Enabling environment for private sector/multi-stakeholder action to strengthen resilience to climate change

Florence_Crick_webProject lead:
Florence Crick

 

Partners: Innovation, Environnement et Développement Afrique  and Kenya Markets Trust
Geographical focus: Semi-arid lands in Senegal and Kenya
Duration: July 2015 – September 2017

This research project aims at deepening understanding of how private sector actors can contribute to and become key agents of change for inclusive climate-resilient development, how businesses can adapt and take advantage of new opportunities created by the dynamics resulting from climate change and how the public sector and multi-stakeholder partnerships can incentivise this process.

More information

Understanding how climate change will affect private sector activities and incentives is critical to understanding the social, environmental and overall economic impacts of climate change in semi-arid lands (SALs). Yet, the role and impact of the private sector in developing countries in delivering adaptation and, more generally, inclusive climate resilient development, is poorly understood and has received limited research and policy attention to date. In addition, climate resilient development in the SALs of developing countries will not occur through the independent and discrete activities of actors working in different sectors and at different scales, but will instead require action across multiple sectors and from both public and private actors. Despite the increasing recognition of the importance of partnerships in dealing with the challenge of climate change, there has been limited research on how multi-stakeholder partnerships can help developing countries deal with the challenge of climate change and support adaptation and climate resilient development. Focusing on Senegal and Kenya, this research project will investigate how private sector actors can contribute to and become key agents of change for inclusive climate resilient development, how businesses can adapt and take advantage of new opportunities created by the change in dynamics from climate change and how the public sector and multi-stakeholder partnerships can incentivise this process. It will lead to a better understanding of the drivers and incentives for, as well as barriers to, private sector adaptation, the role of the government in creating an enabling environment for private sector adaptation and the role that multi-stakeholder partnerships can play in supporting adaptation and climate resilient development in SALs at multiple scales. The research team will adopt a critical lens to investigate the gender and equity implications of private sector-led adaptation.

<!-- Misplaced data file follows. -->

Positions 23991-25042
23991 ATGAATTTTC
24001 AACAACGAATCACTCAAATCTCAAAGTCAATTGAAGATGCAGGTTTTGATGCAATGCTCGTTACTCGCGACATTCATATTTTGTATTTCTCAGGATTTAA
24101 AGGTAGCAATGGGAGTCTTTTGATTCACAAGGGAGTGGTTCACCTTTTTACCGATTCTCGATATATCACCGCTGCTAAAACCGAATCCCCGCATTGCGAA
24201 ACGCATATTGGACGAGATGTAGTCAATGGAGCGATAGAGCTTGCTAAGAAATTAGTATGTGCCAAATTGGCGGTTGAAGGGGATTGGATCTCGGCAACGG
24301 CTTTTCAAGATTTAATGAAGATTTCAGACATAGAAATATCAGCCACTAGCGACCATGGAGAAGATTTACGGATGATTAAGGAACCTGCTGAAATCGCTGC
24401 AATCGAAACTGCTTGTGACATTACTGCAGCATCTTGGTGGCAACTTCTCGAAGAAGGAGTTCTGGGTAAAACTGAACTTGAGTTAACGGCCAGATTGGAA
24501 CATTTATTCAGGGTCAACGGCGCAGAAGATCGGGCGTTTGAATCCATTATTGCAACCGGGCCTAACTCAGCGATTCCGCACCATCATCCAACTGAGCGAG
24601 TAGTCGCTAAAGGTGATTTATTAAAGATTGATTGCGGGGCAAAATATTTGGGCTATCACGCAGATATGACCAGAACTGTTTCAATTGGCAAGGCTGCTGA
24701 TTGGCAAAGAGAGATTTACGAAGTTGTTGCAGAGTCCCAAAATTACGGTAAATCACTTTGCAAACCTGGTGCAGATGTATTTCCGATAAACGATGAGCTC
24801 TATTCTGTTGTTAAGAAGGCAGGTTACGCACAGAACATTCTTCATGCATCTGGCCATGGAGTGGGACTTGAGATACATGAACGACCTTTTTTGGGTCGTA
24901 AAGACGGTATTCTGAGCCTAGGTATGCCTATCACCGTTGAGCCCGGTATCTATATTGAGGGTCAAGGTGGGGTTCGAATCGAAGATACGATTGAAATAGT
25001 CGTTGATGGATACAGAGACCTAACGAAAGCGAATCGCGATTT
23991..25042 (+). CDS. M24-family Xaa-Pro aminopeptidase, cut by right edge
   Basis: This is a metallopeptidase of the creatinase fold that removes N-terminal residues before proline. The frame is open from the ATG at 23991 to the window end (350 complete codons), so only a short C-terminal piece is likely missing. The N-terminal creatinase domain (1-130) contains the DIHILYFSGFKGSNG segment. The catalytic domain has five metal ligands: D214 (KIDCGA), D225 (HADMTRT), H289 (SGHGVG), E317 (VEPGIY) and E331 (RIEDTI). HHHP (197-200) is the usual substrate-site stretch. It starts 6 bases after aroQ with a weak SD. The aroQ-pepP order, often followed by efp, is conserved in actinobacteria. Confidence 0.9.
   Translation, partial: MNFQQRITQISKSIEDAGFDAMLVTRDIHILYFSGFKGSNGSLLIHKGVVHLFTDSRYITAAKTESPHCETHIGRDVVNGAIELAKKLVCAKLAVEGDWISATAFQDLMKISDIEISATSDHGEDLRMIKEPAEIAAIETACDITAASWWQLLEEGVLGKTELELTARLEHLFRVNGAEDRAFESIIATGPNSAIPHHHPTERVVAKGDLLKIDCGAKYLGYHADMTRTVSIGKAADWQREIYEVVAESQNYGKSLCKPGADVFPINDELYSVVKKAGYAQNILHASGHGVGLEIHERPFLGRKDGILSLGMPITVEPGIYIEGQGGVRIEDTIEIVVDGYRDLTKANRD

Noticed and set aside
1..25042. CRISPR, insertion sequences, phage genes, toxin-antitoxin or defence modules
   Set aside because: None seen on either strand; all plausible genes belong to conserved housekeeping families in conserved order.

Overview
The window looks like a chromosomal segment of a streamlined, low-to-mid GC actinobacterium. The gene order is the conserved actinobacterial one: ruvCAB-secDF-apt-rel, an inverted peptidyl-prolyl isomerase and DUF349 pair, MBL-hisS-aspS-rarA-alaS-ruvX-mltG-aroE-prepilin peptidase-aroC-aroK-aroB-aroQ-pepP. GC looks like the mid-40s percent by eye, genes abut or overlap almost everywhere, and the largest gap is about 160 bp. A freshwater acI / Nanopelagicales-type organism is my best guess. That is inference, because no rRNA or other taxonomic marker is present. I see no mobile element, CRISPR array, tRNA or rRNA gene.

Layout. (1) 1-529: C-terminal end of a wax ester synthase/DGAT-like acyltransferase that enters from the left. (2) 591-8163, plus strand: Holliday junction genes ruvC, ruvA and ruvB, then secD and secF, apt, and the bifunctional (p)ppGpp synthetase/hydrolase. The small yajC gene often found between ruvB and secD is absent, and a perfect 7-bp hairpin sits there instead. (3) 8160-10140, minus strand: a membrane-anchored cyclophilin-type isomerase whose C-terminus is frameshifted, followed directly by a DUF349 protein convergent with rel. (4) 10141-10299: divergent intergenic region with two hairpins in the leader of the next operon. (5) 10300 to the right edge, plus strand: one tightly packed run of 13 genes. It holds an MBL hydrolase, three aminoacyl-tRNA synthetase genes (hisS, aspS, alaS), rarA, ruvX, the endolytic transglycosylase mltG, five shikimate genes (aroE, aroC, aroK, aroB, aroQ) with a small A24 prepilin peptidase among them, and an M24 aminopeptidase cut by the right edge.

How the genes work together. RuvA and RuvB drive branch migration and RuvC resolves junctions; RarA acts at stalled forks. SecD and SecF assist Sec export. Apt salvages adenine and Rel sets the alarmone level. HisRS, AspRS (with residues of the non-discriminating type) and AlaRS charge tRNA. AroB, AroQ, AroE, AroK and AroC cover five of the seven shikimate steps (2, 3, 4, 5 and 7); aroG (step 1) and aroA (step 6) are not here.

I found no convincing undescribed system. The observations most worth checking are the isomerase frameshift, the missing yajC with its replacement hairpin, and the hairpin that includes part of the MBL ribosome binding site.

Research questions include:

  • How is the private sector taking climate change into account, and what barriers is it facing in this process?
  • What role can the public sector play in promoting change and incentivising businesses to adapt and take advantage of new opportunities created by the change in dynamics from climate change?
  • How can multi-stakeholder partnerships maximise the economic development and resilience benefits of responding to climate change in semi-arid lands?